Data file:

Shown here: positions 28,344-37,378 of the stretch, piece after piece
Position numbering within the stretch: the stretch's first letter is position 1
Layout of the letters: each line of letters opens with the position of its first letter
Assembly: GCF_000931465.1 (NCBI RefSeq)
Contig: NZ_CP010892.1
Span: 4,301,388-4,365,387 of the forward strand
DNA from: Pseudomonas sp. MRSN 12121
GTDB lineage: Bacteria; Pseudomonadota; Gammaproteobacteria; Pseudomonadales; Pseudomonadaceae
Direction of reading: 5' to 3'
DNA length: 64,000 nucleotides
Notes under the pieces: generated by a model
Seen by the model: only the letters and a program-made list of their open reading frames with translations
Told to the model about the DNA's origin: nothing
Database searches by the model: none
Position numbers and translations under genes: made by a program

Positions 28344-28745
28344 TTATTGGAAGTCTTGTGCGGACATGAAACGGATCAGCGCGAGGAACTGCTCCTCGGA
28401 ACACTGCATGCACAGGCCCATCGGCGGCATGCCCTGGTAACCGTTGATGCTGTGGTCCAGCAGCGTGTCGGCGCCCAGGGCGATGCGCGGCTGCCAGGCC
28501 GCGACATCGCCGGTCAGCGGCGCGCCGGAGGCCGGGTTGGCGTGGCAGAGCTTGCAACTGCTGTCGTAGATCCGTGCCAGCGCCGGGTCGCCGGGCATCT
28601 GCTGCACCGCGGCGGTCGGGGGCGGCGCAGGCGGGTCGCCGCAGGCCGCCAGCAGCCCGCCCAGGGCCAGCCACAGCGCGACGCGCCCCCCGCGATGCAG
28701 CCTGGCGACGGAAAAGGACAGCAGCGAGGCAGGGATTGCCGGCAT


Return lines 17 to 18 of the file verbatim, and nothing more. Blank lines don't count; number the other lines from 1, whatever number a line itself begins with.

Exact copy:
28344 TTATTGGAAGTCTTGTGCGGACATGAAACGGATCAGCGCGAGGAACTGCTCCTCGGA
28401 ACACTGCATGCACAGGCCCATCGGCGGCATGCCCTGGTAACCGTTGATGCTGTGGTCCAGCAGCGTGTCGGCGCCCAGGGCGATGCGCGGCTGCCAGGCC